Endesa in Spain launches a new electric transport project for employees
On June 1, 2015 Endesa, in order to promote electric transport as one of the factors in change and promoting a zero emissions energy model, launched an electric transport proposal for its employees, including different types of vehicles and various incentives. The initial target was to involve 100 employees. At December 31, 158 electric vehicles had been purchased and will allow the annual saving of over 300 tons of CO2 emissions in Spain.
Enel has always been committed to numerous initiatives aimed at innovating energy distribution mechanisms in order to constantly improve grid efficiency. Through the collaboration with the start-up Athonet Smartgrid, which has developed a system capable of creating a high-speed, low-latency private data network, Enel can provide telecommunications coverage to plants located in areas that are not served by other operators and to manage confidential data. This system has already been applied to some generation plants, such as the Federico II plant in Brindisi. This solution generates considerable positive externalities because in addition to serving Enel’s plants, it serves their surrounding areas.
In addition, the Group has decided to use the Athonet Smartgrid technology in the project that will lead it to develop its own virtual telecommunications network, making communication more competitive, in terms of costs and performance, to and between millions of Enel’s machines and sensors distributed throughout the area, and will create a new generation Industrial Internet of Things.
Innovation in the final uses of energy and energy efficiency
Expo 2015 represented for Enel an important moment in realizing a cutting-edge smart city. Among the most important experiences was certainly the realization of a solution for energy efficiency in the pavilions. In particular, through the EMS (Energy Management System) platform it was possible to control loads, distributed generation sources and storage systems, and, then, optimize energy flows on the basis of the specific needs of the end user.
Among the innovations in 2015 is the FLEXICIENCY project which will last 4 years and sees the involvement of four of the main electricity distributors in Europe which use a smart metering system (from Italy Enel Distribuzione, from France ERDF, from Spain Endesa, and from Sweden Vattenfall), the main electricity sellers, including Enel Energia for Italy in collaboration with aggregators, research institutes and the involvement of thousands of end users.
Through 5 large-scale initiatives the intention is to demonstrate how the availability of data from the meter which is made accessible by the distributor in real time can facilitate the introduction of innovative services for the end user (such as, for example, services for advanced monitoring, control over consumption, ranging up to flexible services), thus creating new opportunities in the energy market. In particular, in the Italian pilot project, Enel Energia will for the first time test “demand response” services for a year with 500 customers who have been recruited in the area around Milan.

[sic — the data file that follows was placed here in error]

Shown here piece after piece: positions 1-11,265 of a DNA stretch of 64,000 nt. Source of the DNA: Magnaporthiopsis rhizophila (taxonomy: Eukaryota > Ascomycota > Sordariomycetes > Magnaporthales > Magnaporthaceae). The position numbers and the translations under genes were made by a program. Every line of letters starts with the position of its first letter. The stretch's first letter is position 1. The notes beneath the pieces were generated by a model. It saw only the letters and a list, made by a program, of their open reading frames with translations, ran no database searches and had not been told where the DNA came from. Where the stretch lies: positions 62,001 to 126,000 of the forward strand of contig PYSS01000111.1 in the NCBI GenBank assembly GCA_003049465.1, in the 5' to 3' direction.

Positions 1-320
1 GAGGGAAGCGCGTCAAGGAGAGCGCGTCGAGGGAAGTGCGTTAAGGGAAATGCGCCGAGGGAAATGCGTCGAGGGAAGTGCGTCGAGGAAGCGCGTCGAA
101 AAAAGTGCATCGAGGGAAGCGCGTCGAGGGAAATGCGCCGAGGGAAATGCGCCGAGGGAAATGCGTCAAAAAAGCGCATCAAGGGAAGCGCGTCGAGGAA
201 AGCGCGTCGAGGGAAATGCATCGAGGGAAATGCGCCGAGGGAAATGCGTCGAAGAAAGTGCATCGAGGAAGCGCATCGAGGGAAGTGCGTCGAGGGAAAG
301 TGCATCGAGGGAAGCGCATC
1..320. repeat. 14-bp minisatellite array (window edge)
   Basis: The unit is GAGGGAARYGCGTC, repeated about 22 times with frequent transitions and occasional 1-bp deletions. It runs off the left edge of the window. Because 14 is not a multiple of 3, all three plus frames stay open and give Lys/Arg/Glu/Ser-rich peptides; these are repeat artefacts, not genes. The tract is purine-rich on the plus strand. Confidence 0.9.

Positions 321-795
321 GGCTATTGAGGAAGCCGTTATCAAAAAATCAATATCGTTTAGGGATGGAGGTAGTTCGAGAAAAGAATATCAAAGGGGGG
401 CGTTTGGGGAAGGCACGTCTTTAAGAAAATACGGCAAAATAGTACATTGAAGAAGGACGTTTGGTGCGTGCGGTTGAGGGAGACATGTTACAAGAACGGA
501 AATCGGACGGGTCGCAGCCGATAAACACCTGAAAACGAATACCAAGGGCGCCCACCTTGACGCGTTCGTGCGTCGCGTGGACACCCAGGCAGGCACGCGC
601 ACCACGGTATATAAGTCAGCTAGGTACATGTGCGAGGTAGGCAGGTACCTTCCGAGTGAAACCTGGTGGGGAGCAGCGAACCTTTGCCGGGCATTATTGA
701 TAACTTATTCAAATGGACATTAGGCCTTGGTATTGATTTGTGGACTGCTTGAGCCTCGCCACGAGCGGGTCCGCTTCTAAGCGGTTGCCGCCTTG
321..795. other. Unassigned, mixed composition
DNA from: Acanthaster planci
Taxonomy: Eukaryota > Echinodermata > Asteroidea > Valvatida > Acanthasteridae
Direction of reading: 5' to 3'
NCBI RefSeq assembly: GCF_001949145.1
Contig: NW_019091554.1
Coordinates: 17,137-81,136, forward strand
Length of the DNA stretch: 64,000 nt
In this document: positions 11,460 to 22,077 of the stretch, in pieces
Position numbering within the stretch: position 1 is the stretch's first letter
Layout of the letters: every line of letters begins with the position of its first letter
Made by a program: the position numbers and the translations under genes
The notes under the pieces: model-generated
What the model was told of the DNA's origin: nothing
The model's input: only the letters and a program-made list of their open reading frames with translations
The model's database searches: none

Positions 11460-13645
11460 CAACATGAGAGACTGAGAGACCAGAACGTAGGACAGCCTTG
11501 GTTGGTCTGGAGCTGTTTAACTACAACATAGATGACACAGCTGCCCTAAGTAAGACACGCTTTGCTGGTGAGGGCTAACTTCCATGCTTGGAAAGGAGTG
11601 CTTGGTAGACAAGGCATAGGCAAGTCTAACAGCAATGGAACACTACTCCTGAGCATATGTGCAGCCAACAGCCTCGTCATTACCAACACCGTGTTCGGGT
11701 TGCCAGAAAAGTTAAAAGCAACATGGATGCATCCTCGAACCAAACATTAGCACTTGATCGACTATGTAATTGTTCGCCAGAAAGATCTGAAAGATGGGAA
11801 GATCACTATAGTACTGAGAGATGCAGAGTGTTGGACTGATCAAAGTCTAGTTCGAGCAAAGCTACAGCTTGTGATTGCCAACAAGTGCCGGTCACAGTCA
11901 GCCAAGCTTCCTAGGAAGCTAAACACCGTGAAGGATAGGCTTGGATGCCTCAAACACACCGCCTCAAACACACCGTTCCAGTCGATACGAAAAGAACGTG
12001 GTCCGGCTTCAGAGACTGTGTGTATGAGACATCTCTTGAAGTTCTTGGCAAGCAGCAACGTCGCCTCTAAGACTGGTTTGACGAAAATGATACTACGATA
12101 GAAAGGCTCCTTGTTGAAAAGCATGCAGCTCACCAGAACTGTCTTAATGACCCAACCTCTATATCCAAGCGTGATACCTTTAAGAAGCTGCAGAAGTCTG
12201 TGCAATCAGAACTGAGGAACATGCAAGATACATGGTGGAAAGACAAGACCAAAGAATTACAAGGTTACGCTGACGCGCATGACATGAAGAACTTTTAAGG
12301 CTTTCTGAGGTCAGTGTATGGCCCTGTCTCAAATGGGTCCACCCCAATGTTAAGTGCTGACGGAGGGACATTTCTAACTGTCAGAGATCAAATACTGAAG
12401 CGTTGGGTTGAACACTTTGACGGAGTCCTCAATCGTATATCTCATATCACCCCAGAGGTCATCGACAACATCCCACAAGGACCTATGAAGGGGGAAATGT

Finally, in Rio de Janeiro, Enel is creating a house that can think for itself, by reacting to outside conditions to adjust the lighting and temperature, while generating more energy than it consumes (“We are Living Tomorrow”); while in Colombia, with a competition among teams from prestigious universities, the intention is to realize a prototype home which contributes to sustainability through the development of shared economies, collective spaces, waste management and sharing of knowledge (“Solar Decathlon”).
Conventional power generation
Innovation in conventional power generation aims to improve the performance, efficiency and operational flexibility of plants and reduce their emissions and environmental impact, by evaluating and developing new technologies and available systems.
In keeping with previous years, work continued to characterize emissions of macro- and micro-pollutants on high-efficiency exhaust-treatment systems in Enel plants. Among other things, campaigns were undertaken to measure and test the containment of SO2 emissions. In regard to particulates, innovative materials were tested to filter smoke both in the pilot plant installed at the thermoelectric power plant at Torrevaldaliga Nord, but also through the direct installation in the full-scale filters of the Reftinskaya power plant, thus assessing the impact of the various plant configurations and coal compositions.
On the matter of residues, with the aim of finding a way to create value from them in economic and environmental terms, among the conventional power applications developed in recent years was the use of ash in the production of bricks and in the realization of highway works (see the chapter “Environment”).
In terms of robotics and advanced automation, the work was mainly focused on the development and demonstration in industrial contexts of robotized systems that can support and, in some cases, replace human intervention during maintenance work with a potential positive impact on timeframes, costs and the safety of operators.